For those that are aged over 50, there are some interesting options. There is a 1 year Non-Immigrant O-A visa that can be extended every year. There is also the 5-year Non-Immigrant O-X visa that can be extended every 5 years. This one is only available to passport holders from Japan, Australia, Denmark, Finland, France, Germany, Italy, The Netherlands, Norway, Sweden, Switzerland, the United Kingdom, Canada, and the United States of America. Spouse and child under 20 years old can join on this visa. Both the 1-year and 5-year visas come with income and or deposit requirements and health insurance requirements. You can see the full requirements on this Website


    Not necessary an option for digital nomads, but Thailand has a SMART-Visa that allows you to get a visa and work permit in 13 key sector industries. This Visa was set up by the Thailand Board of Investment (BOI). You can apply as:
    • Smart T (Talent) – Science and technology experts with salaries higher than 100k THB per month
    • Smart I (Investor) – Investment of 20 million baht
    • Smart E (Executive) – Bachelor’s degree or higher plus 10 years of work experience, salaries higher than 200k baht per month
    • Smart S (Startup) – Technology-based startup entrepreneurs, Deposit of 600K baht held for 3 months minimum. Setup company within 1 year with at least 25% ownership
    • Smart O (Others) – Spouse and children of smart visa holders
    You can read more about the program and how to apply on the Website

    Business Visa through Employer of Record Schemes

    There are companies that can offer digital nomads an Employer of Record service. Basically, you will work for them and they charge a flat monthly fee that ensures you have everything you need from a legal perspective to have tax residence in Thailand. They will sort out business visas, healthcare, work permits and payroll to ensure you pay the local taxes and social security. The benefits are no more paperwork, immigration reports or visa runs and you can stay and work in Thailand for a long period. These are the requirements:
    • Are at least 22 years old
    • Have either one of the following:
      • An IT-related university degree, plus 2 years of relevant work experience
      • Any type of university/college/school diploma or certificate, plus 5 years of relevant work experience
    • Work in software development, blockchain, design, marketing, business development, eCommerce, or other online, tech/digital-related activity
    • Have an existing business or client base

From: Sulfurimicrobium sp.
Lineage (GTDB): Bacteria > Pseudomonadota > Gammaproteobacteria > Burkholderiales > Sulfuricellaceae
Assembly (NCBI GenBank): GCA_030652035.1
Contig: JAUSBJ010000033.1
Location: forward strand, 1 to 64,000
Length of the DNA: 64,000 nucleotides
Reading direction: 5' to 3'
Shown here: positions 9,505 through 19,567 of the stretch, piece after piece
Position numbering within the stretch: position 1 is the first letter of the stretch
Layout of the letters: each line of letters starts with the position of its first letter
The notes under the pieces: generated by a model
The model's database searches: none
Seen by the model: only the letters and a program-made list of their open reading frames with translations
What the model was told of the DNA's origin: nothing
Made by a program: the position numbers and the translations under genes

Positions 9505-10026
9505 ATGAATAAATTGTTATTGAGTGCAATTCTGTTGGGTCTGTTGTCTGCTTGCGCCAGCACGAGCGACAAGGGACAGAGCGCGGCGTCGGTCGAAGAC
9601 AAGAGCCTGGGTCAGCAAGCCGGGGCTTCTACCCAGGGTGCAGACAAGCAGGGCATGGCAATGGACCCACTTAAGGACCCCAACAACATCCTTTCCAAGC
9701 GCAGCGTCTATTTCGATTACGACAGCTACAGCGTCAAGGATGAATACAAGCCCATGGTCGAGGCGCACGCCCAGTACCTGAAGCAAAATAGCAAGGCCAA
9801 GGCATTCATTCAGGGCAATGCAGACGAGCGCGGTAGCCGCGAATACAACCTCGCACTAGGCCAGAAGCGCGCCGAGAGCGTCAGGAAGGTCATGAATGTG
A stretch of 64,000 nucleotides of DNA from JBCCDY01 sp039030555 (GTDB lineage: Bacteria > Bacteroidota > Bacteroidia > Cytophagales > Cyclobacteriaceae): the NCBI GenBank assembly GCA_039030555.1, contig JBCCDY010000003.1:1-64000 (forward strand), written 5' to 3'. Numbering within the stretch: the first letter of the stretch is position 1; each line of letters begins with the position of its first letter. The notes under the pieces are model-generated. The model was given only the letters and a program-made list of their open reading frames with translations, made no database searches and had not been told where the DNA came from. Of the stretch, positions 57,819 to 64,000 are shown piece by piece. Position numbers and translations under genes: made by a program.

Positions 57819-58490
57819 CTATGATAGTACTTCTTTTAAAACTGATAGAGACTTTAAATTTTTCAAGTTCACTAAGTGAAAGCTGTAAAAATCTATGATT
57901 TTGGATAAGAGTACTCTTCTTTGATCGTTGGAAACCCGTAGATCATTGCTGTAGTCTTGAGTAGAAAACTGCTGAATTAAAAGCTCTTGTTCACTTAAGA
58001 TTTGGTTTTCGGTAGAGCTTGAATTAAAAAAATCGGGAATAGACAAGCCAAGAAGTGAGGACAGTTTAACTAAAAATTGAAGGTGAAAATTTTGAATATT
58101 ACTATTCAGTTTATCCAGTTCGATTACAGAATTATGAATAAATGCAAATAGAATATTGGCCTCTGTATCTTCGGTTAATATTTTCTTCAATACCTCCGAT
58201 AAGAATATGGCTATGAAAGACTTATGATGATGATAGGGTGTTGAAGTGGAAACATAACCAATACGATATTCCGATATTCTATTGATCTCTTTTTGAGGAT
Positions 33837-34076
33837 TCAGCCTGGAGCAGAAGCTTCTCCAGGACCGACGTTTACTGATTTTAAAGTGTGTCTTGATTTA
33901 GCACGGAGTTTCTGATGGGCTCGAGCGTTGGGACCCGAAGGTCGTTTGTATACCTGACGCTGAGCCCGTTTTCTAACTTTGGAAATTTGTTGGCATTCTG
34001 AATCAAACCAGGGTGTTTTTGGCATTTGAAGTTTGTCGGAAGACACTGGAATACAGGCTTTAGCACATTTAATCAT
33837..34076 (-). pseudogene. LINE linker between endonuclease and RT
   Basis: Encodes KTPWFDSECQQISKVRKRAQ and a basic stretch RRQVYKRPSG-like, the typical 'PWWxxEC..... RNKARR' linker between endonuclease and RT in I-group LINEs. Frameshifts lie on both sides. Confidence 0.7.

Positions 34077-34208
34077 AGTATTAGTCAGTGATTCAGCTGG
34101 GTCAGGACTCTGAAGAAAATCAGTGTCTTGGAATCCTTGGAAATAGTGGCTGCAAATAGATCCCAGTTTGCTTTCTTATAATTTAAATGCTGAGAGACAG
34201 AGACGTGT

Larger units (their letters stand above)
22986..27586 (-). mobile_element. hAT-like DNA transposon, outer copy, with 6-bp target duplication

• Can bill a minimum of $1,500 USD per month
    • Can commit to a 1-3 year contract
    Thai Elite Visa

    The Thailand Elite Visa is what is known as a Privilege Entry Visa and comes that gives tourists multiple entry access to Thailand for periods of 5, 10 and 20 years. It comes also with plenty of additional perks, like lounge access at airports and a VIP immigration and luggage collecting process. The costs are as follows:
    • A 5-year visa is 600,000 Baht including annual fees
    • A 10-year visa is 1,000,000 Baht including annual fees
    • A 20-year visa is 2,400,000 Baht including annual fees
    Like with many other Thai visas you will still have to report every 90 days to immigration, but with this visa for Bangkok residents, you will have a VIP-guided process.

    NOTE: dont get fooled by YouTuber or other Social Media "Stars" when they inform their audience across the internet about a legal immigration to Thailand. Many of them renting homes or getting a car etc.. to "proof" it. Its bullshit unless they are holding very expensive Elite Card Visa, Longterm Resident Visa etc.. in connection with a payment of at least 5 Million THB. What they usually do is simple: they stay for 90-days | 180-days using a single/multiple entry visa and do a visa run in between for the same lenght. Just as the many other "residents" in Thailand.

  • #2
    Thailand Digital Nomad Visa – Long-Term Residency Visa
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    On 1 September the Thailand Long-Term Residency Visa will go live. It is a 10-year Visa that is also created by the Thailand Board of Investments and has taken a lot of elements from the SMART visa. The 10-year Thailand LTR visa is aimed at wealthy expats and wealthy digital nomads. It is believed that luring these high-quality long-term residents will help drive the Thai economy. The 10-year visa is intended to attract wealthy long-term travellers from 4 categories:
    • Digital Nomads – currently most digital nomads use tourism visas, we don’t the 10-year LTR visa will appeal to many digital nomads.
    • Highly skilled professionals that can advance Thailand with skills and their spending of salaries. – This competes with the current SMART Visa